WHAT IS IT?
The story of the Jaguar F-Pace in India has been fraught with ups and downs since the SUV’s launch back in 2016. The car we first drove was very impressive – particularly in its performance, thanks to a 300hp diesel V6 – but its 1-crore-plus price tag was hard to swallow and although the lesser four-cylinder diesel version was cheaper, you felt like you were getting a lot less car, too.
The issue, of course, was that it was a CBU import at launch; but then in November 2017, Jaguar announced that the F-Pace would be locally assembled. Not only did this drop the price-tag to a more palatable one (it slotted in just below Mercedes’ four-cylinder GLE, in fact) it also added more equipment to make it feel more luxurious. But this also spelt the end of the road for the mighty V6 diesel and though it was still a desirable and fun-handling SUV, the 2.0-litre diesel motor was a bit lacking in the ‘pace’ department.
So now there’s this, a 2.0-litre petrol – the same ‘Ingenium’ turbocharged four-cylinder unit with 250hp and 365Nm of torque that debuted in the Range Rover Velar and has since been added to the XE and XF. In this day and age, where people are once again becoming more accepting of petrol as a choice of fuel for their car – even their SUV – perhaps this might just be the powerplant this car always needed.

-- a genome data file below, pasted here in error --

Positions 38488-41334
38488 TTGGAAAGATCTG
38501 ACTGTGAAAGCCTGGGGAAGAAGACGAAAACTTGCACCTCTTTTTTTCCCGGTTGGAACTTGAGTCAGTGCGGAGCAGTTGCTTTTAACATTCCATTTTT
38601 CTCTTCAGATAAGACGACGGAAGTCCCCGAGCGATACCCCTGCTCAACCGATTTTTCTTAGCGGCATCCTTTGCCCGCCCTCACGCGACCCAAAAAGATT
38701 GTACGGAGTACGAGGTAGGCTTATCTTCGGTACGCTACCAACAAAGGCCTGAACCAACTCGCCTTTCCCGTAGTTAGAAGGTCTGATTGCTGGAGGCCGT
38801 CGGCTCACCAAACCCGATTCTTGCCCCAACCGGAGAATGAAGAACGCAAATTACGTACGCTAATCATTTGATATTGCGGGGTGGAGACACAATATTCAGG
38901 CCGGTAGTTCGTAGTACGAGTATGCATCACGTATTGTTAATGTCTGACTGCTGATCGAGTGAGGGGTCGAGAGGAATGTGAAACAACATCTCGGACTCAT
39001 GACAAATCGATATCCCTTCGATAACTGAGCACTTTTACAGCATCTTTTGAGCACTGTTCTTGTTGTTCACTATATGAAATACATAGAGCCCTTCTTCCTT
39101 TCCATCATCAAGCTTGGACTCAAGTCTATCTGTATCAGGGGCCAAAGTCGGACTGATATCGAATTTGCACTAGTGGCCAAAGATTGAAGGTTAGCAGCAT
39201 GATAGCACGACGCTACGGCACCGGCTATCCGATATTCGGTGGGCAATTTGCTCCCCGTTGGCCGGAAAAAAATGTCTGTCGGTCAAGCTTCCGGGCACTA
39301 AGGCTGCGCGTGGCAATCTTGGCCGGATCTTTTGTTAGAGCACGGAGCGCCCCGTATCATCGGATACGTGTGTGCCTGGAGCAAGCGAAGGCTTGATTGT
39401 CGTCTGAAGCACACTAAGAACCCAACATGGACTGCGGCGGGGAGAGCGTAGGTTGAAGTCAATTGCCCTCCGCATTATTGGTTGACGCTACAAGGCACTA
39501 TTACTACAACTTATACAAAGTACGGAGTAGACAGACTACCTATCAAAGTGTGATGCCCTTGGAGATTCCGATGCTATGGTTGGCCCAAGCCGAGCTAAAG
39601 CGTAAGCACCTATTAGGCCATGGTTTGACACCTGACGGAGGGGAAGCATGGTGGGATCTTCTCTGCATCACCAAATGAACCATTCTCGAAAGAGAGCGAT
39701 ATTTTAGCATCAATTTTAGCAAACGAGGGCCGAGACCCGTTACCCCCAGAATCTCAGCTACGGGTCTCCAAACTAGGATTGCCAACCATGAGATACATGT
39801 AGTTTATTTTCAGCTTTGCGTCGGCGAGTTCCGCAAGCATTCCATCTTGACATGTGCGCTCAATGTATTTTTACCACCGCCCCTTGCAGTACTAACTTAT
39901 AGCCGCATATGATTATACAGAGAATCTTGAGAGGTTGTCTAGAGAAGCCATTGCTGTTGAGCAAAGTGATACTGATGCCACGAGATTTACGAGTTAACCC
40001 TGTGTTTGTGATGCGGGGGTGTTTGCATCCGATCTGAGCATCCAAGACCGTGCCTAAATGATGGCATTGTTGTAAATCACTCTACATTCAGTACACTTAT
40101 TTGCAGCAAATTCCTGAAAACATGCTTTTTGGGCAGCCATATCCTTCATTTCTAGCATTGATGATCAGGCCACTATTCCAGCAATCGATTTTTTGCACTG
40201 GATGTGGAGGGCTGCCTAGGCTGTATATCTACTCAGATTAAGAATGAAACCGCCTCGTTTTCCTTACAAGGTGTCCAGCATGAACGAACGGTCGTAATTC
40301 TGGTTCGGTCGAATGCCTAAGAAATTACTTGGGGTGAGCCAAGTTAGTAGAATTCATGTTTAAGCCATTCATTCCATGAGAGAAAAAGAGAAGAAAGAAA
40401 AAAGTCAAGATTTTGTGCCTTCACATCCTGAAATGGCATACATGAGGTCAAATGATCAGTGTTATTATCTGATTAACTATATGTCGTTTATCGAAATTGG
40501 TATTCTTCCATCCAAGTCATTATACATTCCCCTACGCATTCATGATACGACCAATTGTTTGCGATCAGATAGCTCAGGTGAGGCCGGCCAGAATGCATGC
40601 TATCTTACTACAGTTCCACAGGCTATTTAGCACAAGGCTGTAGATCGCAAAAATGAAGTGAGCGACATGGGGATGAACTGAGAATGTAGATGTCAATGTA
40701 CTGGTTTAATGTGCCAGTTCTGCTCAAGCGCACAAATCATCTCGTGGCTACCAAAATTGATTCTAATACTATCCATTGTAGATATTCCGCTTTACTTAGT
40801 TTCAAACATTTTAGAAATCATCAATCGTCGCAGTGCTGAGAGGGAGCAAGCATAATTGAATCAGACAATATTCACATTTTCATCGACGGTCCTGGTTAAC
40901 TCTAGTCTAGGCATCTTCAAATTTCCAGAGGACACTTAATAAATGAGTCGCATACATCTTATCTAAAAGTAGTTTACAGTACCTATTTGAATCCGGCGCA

You should know that this 25t petrol is identical to the 20d diesel in every other respect, other than price – at Rs 63.17 lakh (ex-showroom) it’s actually Rs 40,000 cheaper. Both are available in the same Prestige trim variant and that gets you quite a lot of equipment, including goodies like a digital instrument cluster, adaptive LED headlamps, a panoramic sunroof, selectable LED ambient lighting, a 10.0-inch touchscreen, 380W Meridian hi-fi audio, lane-keeping assist and four-zone climate control. I also like that they went with 19-inch wheels and not 18-inchers, which do wonders for the aesthetics.
Things I’m not a fan of? The powered seat adjustment is quite limited, a powered tailgate would have been a nice feature inclusion, the ambient interior lighting is not very well executed in places, and some plastics could’ve been better, but that’s about it.
WHAT’S IT LIKE TO DRIVE?
In a nutshell, this new engine is far better suited to this car than the lazy 2.0-litre diesel ever was. Right from the quicker responses off the line, to the strong mid-range, to a greater willingness to rev; it’s far more enjoyable in just about every situation. It’s also noticeably quicker – 0-100kph comes up in a claimed 7sec – 2sec quicker than the diesel. And it feels that way too, pulling strongly right from the word go and making light of this car’s big mass.
There is a small issue of the 8-speed auto gearbox that can sometimes fumble and be a bit jerky at low speeds. It happens when you tap the throttle suddenly from a standstill, or at lower speeds, and it turns what might’ve been slightly lazy progress into a noticeable hiccup. The rest of the time, however, the gearbox is a dream – shuffling away between ratios smoothly and seamlessly.